The Usual Tears in a Bergman Film: “Winter Light”

In the Ingmar Bergman film Winter Light (1962), Gunnar Bjornstrand and Ingrid Thulin are thespians of the first order.  Bjornstrand is never false and always perfect in his timing as a suffering minister, Tomas Ericsson, who still grieves over the death of his cherished wife.  Thulin plays his former mistress who will never win Tomas’s love.  Put forward here is the concept of minister as nonbeliever, a man without faith.  “God’s silence” disturbs him, but at the end he carries on with the hope that what Bergman adverted to as an answer from God will blessedly arrive.  It may be that Tomas will stop surprising his ex-lover with the odd “indifference to Jesus Christ” which she says the reverend’s personality is marked by.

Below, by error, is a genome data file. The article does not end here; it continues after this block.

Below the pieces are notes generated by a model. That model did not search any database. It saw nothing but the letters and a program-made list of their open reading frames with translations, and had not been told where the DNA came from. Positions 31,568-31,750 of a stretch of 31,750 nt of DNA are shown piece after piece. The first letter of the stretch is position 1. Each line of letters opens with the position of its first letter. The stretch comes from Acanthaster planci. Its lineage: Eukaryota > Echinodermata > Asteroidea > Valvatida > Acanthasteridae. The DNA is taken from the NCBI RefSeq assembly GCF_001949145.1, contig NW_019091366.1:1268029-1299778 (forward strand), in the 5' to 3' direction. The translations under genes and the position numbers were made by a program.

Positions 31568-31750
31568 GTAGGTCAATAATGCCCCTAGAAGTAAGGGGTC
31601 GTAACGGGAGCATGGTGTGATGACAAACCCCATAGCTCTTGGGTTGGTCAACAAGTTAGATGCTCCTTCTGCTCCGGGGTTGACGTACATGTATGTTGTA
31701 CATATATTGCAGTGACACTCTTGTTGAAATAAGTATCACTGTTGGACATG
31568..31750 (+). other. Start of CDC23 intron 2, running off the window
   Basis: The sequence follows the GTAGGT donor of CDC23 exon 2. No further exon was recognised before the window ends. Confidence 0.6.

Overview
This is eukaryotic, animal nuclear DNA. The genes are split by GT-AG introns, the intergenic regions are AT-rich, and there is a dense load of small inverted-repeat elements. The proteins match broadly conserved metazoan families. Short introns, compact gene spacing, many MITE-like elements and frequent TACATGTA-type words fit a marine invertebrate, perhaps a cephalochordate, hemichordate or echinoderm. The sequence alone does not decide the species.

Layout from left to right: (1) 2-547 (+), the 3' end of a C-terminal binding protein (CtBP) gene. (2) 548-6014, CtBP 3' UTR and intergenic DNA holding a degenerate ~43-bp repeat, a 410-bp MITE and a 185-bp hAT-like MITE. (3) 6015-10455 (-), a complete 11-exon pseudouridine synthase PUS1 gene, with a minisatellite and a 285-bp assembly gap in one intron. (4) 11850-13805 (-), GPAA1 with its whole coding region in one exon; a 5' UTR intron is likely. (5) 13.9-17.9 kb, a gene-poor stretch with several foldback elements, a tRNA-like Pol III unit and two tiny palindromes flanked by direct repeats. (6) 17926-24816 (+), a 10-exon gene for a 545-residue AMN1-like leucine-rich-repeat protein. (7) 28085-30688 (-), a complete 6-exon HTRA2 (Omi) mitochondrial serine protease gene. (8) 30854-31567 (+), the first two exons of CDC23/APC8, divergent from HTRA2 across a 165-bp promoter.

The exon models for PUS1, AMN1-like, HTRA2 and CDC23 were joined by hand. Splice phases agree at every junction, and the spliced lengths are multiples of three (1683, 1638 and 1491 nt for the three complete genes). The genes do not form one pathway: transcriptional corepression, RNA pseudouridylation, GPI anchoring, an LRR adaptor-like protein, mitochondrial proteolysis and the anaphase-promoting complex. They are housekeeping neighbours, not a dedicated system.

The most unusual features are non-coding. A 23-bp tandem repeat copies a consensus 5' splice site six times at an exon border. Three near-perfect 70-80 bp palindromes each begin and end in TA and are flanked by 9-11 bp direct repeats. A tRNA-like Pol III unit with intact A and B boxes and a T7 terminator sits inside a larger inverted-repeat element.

I believe most of Bergman’s films are failures, but Winter Light, albeit not flawless, succeeds.  Typically it is directorially outstanding.  Consider the naturalistic sequence outdoors, after a man has committed suicide, when wind-blown snow and the noisy rapids point to nature’s inexorable power and fascination.  Consider the captivating scene where Tomas’s car is at a railroad crossing.  The film is serious without being great, exquisite without being a masterpiece.

(In Swedish with English subtitles)

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